Work is solving problems and learning is answering questions
Studies predict that nearly half of all jobs and over 70% of low-skill jobs could be susceptible to computerization over the next two decades. Our chances of creating work for human beings in this new, demanding environment will be very limited if old and unjustified assumptions about what people can or can’t do are not examined. If we continue to assume that some people are born intelligent, while most are not, and continue to see intelligence as a fixed, personal possession, the options for large-scale systemic changes will be few.
If, on the other hand, we were to visit recent findings of neurosciences, relational psychology and computational social science, we would see intelligence as something more fluid. Then a whole different set of opportunities would become visible. Perhaps a bigger problem than low-skilled people would be the low-skilled occupations we have created.
There is a misunderstanding of the relationship between “nature” and “nurture” as causes of our intelligence. In most cases, genes do not establish limits that determine the space for personal growth. Recent scientific findings show that everyday life plays a role in defining how and when the genes themselves are expressed in us. Genes, the nature, take their cues from nurture. Environmental influences can be less reversible than genetic ones.
There is another argument than the science of genes about whether intelligence is fixed or can be expandable. Many people tend to think that they live their life with a fixed-capacity. Some people think differently. They have a growth mindset, as Stanford professor Carol Dweck calls it. They think that minds are like bodies: people come in different shapes and sizes, but everyone can benefit from exercise.
Individuals who believe that they can grow, tend to enjoy challenges. They like pushing themselves because they think that struggling leads to something good. People who think that their minds are fixed often see challenges as a threat to their imagined level of ability. They don’t like having to try new things, or making mistakes, because they interpret that as evidence of inadequacy.
These mindsets come from the way people around us respond to our successes and failures. Belief systems are contagious. If, over an extended period of time, people are treated as if they are intelligent, they actually become more so. The opposite can also be true.
Success in life has been seen governed by two concepts: skills and effort; how bright you are and how hard you work. Recently, researchers have claimed that there is a third and decisive concept. It is the practice of lifelong curiosity: “knowing what to do when you don’t know what to do” as Piaget put it.
The collective intelligence of our societies depends on the tools that augment human intelligence. We should welcome the fact that people today are smarter in large measure because they have invented and use smarter tools. Making tools is what human beings have always done. The interactions between tools and human minds are so complex that it is very hard to try to draw a line between humans and technology. Neither is it a zero-sum game where the human brain is losing to technological intelligence, but as technology changes, people and what people do, are necessarily changed.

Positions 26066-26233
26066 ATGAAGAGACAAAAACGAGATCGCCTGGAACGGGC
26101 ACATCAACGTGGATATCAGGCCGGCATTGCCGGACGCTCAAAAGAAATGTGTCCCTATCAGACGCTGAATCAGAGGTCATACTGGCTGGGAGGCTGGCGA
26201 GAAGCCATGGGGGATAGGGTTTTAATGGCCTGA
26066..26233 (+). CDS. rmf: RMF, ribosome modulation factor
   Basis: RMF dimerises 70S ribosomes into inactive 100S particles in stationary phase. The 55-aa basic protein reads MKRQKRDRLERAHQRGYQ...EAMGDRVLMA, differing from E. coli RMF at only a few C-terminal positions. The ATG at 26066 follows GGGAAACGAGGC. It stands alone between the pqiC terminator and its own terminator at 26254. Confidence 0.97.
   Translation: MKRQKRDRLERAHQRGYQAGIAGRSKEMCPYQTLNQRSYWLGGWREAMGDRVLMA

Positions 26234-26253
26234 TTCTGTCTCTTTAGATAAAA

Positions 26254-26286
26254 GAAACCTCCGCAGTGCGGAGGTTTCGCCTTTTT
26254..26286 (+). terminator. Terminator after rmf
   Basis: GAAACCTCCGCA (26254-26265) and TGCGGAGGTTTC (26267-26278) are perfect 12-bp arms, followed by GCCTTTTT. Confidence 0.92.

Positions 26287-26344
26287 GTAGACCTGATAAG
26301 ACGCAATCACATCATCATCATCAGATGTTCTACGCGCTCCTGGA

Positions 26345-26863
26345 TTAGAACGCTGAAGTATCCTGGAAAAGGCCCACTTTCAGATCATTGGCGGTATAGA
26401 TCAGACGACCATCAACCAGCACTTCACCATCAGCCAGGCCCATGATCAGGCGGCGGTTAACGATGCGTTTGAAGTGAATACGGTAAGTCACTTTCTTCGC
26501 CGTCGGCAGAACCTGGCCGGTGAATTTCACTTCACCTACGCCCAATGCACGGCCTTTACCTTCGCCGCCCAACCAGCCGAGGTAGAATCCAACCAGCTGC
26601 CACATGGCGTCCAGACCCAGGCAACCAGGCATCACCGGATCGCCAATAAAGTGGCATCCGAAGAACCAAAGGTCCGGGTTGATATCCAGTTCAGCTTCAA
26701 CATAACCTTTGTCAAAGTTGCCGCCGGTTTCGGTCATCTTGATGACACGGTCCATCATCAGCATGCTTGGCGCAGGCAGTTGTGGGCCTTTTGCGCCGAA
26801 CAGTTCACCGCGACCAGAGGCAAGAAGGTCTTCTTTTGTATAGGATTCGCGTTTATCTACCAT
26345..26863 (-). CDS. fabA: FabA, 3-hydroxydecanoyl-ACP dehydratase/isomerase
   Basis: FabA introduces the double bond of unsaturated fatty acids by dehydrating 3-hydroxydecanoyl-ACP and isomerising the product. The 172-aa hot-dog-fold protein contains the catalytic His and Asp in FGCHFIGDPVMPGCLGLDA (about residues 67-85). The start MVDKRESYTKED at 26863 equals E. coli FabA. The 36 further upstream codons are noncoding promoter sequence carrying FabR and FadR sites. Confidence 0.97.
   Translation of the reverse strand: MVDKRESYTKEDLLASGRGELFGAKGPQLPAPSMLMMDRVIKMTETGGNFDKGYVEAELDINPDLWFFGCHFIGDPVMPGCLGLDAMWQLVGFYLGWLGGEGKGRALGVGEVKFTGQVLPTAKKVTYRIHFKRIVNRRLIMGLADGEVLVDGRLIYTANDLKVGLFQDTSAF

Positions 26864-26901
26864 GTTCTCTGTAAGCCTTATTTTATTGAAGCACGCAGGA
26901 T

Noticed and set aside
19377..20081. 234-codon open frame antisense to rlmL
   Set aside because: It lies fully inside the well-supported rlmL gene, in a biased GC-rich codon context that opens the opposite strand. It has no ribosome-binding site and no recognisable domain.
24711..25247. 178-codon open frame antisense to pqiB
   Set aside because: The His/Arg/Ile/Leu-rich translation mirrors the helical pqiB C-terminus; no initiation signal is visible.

To benefit from technology, we need resourcefulness. It means to be constantly looking for new tools with which to augment our intelligence. It also means new services: if you have a smartphone in your pocket, you should have an easy access to education in your pocket. Smarter and smarter tools surround us, but if we don’t want to learn the new practices and take up the new roles that the new technologies make possible, they might as well not be there. It is sometimes not easy, because the challenge with new technologies is, what is called “functional fixedness”, our inability to see more than the most obvious use cases.
There is more to being intelligent than using the latest technologies; how we interact with others is a crucial element of how smart we are in practice. Intelligence is social and arises in communities and communication. The world has never been a more networked place, and yet schools and workplaces still focus on individuals. That needs to change.
Human behavior is learned in relations. Our brains are wired to notice and imitate others. Computational social science has proved that behavior can be caught like a disease merely by being exposed to other people. Perhaps you can catch intelligence from others the same way? Learning and also non-learning can be found in communication. It is not that people are intelligent and then socially aware. Social intelligence is not a separate type of intelligence. All intelligence emerges from the efforts of the community.
Work starts from problems and learning starts from questions. Work is creating value and learning is creating knowledge. Both work and learning require the same things: interaction and engagement.
Scientists have discovered that learning is learnable. With the help of modern tools, we can create ways for very large numbers of people to become learners. But learning itself has changed, it is not first acquiring skills and then utilizing those skills at work. Post-industrial work is learning. It is figuring out how to solve a particular problem and then scaling up the solution in a reflective and iterative way — both with technology and with other people.